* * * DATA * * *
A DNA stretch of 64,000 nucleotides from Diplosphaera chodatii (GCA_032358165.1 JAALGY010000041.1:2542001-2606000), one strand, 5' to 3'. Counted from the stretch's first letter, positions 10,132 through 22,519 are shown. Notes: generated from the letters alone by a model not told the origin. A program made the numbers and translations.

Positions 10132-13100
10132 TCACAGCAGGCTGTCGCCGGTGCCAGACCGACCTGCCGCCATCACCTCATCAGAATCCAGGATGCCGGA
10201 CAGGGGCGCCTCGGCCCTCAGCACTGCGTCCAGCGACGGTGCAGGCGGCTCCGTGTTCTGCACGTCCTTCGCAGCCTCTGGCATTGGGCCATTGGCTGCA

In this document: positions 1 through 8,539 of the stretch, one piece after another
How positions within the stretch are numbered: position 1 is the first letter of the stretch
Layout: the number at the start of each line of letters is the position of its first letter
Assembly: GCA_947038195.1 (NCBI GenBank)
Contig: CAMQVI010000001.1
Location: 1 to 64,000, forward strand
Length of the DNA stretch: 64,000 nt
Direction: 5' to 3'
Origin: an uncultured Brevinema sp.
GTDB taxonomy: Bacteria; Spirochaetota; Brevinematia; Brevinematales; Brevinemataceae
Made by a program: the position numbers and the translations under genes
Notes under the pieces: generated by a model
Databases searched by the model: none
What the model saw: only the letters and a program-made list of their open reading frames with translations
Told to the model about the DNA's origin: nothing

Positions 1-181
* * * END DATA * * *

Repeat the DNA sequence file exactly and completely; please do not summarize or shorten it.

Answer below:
A DNA stretch of 64,000 nucleotides from Diplosphaera chodatii (GCA_032358165.1 JAALGY010000041.1:2542001-2606000), one strand, 5' to 3'. Counted from the stretch's first letter, positions 10,132 through 22,519 are shown. Notes: generated from the letters alone by a model not told the origin. A program made the numbers and translations.

Positions 10132-13100
10132 TCACAGCAGGCTGTCGCCGGTGCCAGACCGACCTGCCGCCATCACCTCATCAGAATCCAGGATGCCGGA
10201 CAGGGGCGCCTCGGCCCTCAGCACTGCGTCCAGCGACGGTGCAGGCGGCTCCGTGTTCTGCACGTCCTTCGCAGCCTCTGGCATTGGGCCATTGGCTGCA

In this document: positions 1 through 8,539 of the stretch, one piece after another
How positions within the stretch are numbered: position 1 is the first letter of the stretch
Layout: the number at the start of each line of letters is the position of its first letter
Assembly: GCA_947038195.1 (NCBI GenBank)
Contig: CAMQVI010000001.1
Location: 1 to 64,000, forward strand
Length of the DNA stretch: 64,000 nt
Direction: 5' to 3'
Origin: an uncultured Brevinema sp.
GTDB taxonomy: Bacteria; Spirochaetota; Brevinematia; Brevinematales; Brevinemataceae
Made by a program: the position numbers and the translations under genes
Notes under the pieces: generated by a model
Databases searched by the model: none
What the model saw: only the letters and a program-made list of their open reading frames with translations
Told to the model about the DNA's origin: nothing

Positions 1-181